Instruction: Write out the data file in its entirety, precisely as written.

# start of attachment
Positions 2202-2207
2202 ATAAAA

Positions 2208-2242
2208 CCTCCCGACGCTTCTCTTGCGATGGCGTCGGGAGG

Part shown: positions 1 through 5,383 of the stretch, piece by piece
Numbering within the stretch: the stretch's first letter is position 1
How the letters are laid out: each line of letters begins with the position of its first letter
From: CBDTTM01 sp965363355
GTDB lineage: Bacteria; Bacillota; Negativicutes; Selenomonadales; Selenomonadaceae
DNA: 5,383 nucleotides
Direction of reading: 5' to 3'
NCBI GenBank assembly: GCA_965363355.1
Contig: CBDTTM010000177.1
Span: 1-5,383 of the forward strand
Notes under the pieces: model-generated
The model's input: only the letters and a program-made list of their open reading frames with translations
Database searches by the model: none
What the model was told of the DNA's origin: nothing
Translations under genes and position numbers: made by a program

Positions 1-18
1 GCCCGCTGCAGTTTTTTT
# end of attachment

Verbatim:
Positions 2202-2207
2202 ATAAAA

Positions 2208-2242
2208 CCTCCCGACGCTTCTCTTGCGATGGCGTCGGGAGG

Part shown: positions 1 through 5,383 of the stretch, piece by piece
Numbering within the stretch: the stretch's first letter is position 1
How the letters are laid out: each line of letters begins with the position of its first letter
From: CBDTTM01 sp965363355
GTDB lineage: Bacteria; Bacillota; Negativicutes; Selenomonadales; Selenomonadaceae
DNA: 5,383 nucleotides
Direction of reading: 5' to 3'
NCBI GenBank assembly: GCA_965363355.1
Contig: CBDTTM010000177.1
Span: 1-5,383 of the forward strand
Notes under the pieces: model-generated
The model's input: only the letters and a program-made list of their open reading frames with translations
Database searches by the model: none
What the model was told of the DNA's origin: nothing
Translations under genes and position numbers: made by a program

Positions 1-18
1 GCCCGCTGCAGTTTTTTT